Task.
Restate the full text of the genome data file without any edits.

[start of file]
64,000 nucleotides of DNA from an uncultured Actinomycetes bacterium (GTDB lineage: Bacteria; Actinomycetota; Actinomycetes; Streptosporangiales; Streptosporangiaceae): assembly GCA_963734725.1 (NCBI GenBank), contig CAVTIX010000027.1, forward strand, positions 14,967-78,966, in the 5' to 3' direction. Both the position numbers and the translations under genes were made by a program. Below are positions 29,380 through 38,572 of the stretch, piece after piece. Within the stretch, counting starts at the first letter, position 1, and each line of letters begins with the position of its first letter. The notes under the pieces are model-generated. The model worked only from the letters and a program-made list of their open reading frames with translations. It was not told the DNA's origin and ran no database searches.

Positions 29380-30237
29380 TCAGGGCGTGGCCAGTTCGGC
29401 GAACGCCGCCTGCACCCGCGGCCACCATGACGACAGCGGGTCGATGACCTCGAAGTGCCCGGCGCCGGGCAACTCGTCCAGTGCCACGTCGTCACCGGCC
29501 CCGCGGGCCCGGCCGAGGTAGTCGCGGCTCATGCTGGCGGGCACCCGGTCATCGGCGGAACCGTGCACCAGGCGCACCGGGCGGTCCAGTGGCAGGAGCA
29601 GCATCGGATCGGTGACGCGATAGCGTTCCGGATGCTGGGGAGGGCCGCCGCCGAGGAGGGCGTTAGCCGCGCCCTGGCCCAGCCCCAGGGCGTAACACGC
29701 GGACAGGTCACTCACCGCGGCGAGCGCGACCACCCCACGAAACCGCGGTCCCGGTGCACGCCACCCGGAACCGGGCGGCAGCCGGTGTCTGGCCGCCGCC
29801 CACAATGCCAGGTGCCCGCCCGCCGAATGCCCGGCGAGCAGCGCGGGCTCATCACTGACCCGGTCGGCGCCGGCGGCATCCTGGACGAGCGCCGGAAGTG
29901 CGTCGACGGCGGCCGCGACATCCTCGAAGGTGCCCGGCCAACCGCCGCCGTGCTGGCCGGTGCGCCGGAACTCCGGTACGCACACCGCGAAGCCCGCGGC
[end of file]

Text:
64,000 nucleotides of DNA from an uncultured Actinomycetes bacterium (GTDB lineage: Bacteria; Actinomycetota; Actinomycetes; Streptosporangiales; Streptosporangiaceae): assembly GCA_963734725.1 (NCBI GenBank), contig CAVTIX010000027.1, forward strand, positions 14,967-78,966, in the 5' to 3' direction. Both the position numbers and the translations under genes were made by a program. Below are positions 29,380 through 38,572 of the stretch, piece after piece. Within the stretch, counting starts at the first letter, position 1, and each line of letters begins with the position of its first letter. The notes under the pieces are model-generated. The model worked only from the letters and a program-made list of their open reading frames with translations. It was not told the DNA's origin and ran no database searches.

Positions 29380-30237
29380 TCAGGGCGTGGCCAGTTCGGC
29401 GAACGCCGCCTGCACCCGCGGCCACCATGACGACAGCGGGTCGATGACCTCGAAGTGCCCGGCGCCGGGCAACTCGTCCAGTGCCACGTCGTCACCGGCC
29501 CCGCGGGCCCGGCCGAGGTAGTCGCGGCTCATGCTGGCGGGCACCCGGTCATCGGCGGAACCGTGCACCAGGCGCACCGGGCGGTCCAGTGGCAGGAGCA
29601 GCATCGGATCGGTGACGCGATAGCGTTCCGGATGCTGGGGAGGGCCGCCGCCGAGGAGGGCGTTAGCCGCGCCCTGGCCCAGCCCCAGGGCGTAACACGC
29701 GGACAGGTCACTCACCGCGGCGAGCGCGACCACCCCACGAAACCGCGGTCCCGGTGCACGCCACCCGGAACCGGGCGGCAGCCGGTGTCTGGCCGCCGCC
29801 CACAATGCCAGGTGCCCGCCCGCCGAATGCCCGGCGAGCAGCGCGGGCTCATCACTGACCCGGTCGGCGCCGGCGGCATCCTGGACGAGCGCCGGAAGTG
29901 CGTCGACGGCGGCCGCGACATCCTCGAAGGTGCCCGGCCAACCGCCGCCGTGCTGGCCGGTGCGCCGGAACTCCGGTACGCACACCGCGAAGCCCGCGGC